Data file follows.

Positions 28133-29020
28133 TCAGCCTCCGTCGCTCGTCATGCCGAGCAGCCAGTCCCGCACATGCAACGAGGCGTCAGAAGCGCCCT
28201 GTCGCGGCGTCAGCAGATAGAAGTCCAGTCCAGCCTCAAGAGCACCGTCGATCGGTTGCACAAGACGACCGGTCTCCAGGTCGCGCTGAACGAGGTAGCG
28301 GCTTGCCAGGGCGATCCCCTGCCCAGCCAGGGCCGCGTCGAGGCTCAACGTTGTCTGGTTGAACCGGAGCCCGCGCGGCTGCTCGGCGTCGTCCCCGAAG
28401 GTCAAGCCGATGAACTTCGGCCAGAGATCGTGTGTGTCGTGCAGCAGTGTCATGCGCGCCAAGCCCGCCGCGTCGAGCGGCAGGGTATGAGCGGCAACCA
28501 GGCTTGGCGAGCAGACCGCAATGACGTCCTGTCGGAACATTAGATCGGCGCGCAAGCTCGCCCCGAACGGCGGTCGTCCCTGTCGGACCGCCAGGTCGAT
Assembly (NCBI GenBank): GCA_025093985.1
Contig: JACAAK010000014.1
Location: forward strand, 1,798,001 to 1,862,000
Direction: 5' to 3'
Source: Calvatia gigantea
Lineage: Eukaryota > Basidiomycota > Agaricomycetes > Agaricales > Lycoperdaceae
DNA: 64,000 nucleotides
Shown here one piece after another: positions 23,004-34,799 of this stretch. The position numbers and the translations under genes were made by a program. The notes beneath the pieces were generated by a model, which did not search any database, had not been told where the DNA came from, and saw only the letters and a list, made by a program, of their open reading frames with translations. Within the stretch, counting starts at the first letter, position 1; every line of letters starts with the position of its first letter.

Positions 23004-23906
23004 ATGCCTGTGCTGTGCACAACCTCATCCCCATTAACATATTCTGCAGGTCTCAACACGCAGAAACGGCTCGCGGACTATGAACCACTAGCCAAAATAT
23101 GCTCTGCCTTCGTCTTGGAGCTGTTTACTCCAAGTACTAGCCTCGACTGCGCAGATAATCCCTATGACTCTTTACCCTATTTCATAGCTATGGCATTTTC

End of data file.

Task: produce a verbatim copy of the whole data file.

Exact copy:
Positions 28133-29020
28133 TCAGCCTCCGTCGCTCGTCATGCCGAGCAGCCAGTCCCGCACATGCAACGAGGCGTCAGAAGCGCCCT
28201 GTCGCGGCGTCAGCAGATAGAAGTCCAGTCCAGCCTCAAGAGCACCGTCGATCGGTTGCACAAGACGACCGGTCTCCAGGTCGCGCTGAACGAGGTAGCG
28301 GCTTGCCAGGGCGATCCCCTGCCCAGCCAGGGCCGCGTCGAGGCTCAACGTTGTCTGGTTGAACCGGAGCCCGCGCGGCTGCTCGGCGTCGTCCCCGAAG
28401 GTCAAGCCGATGAACTTCGGCCAGAGATCGTGTGTGTCGTGCAGCAGTGTCATGCGCGCCAAGCCCGCCGCGTCGAGCGGCAGGGTATGAGCGGCAACCA
28501 GGCTTGGCGAGCAGACCGCAATGACGTCCTGTCGGAACATTAGATCGGCGCGCAAGCTCGCCCCGAACGGCGGTCGTCCCTGTCGGACCGCCAGGTCGAT
Assembly (NCBI GenBank): GCA_025093985.1
Contig: JACAAK010000014.1
Location: forward strand, 1,798,001 to 1,862,000
Direction: 5' to 3'
Source: Calvatia gigantea
Lineage: Eukaryota > Basidiomycota > Agaricomycetes > Agaricales > Lycoperdaceae
DNA: 64,000 nucleotides
Shown here one piece after another: positions 23,004-34,799 of this stretch. The position numbers and the translations under genes were made by a program. The notes beneath the pieces were generated by a model, which did not search any database, had not been told where the DNA came from, and saw only the letters and a list, made by a program, of their open reading frames with translations. Within the stretch, counting starts at the first letter, position 1; every line of letters starts with the position of its first letter.

Positions 23004-23906
23004 ATGCCTGTGCTGTGCACAACCTCATCCCCATTAACATATTCTGCAGGTCTCAACACGCAGAAACGGCTCGCGGACTATGAACCACTAGCCAAAATAT
23101 GCTCTGCCTTCGTCTTGGAGCTGTTTACTCCAAGTACTAGCCTCGACTGCGCAGATAATCCCTATGACTCTTTACCCTATTTCATAGCTATGGCATTTTC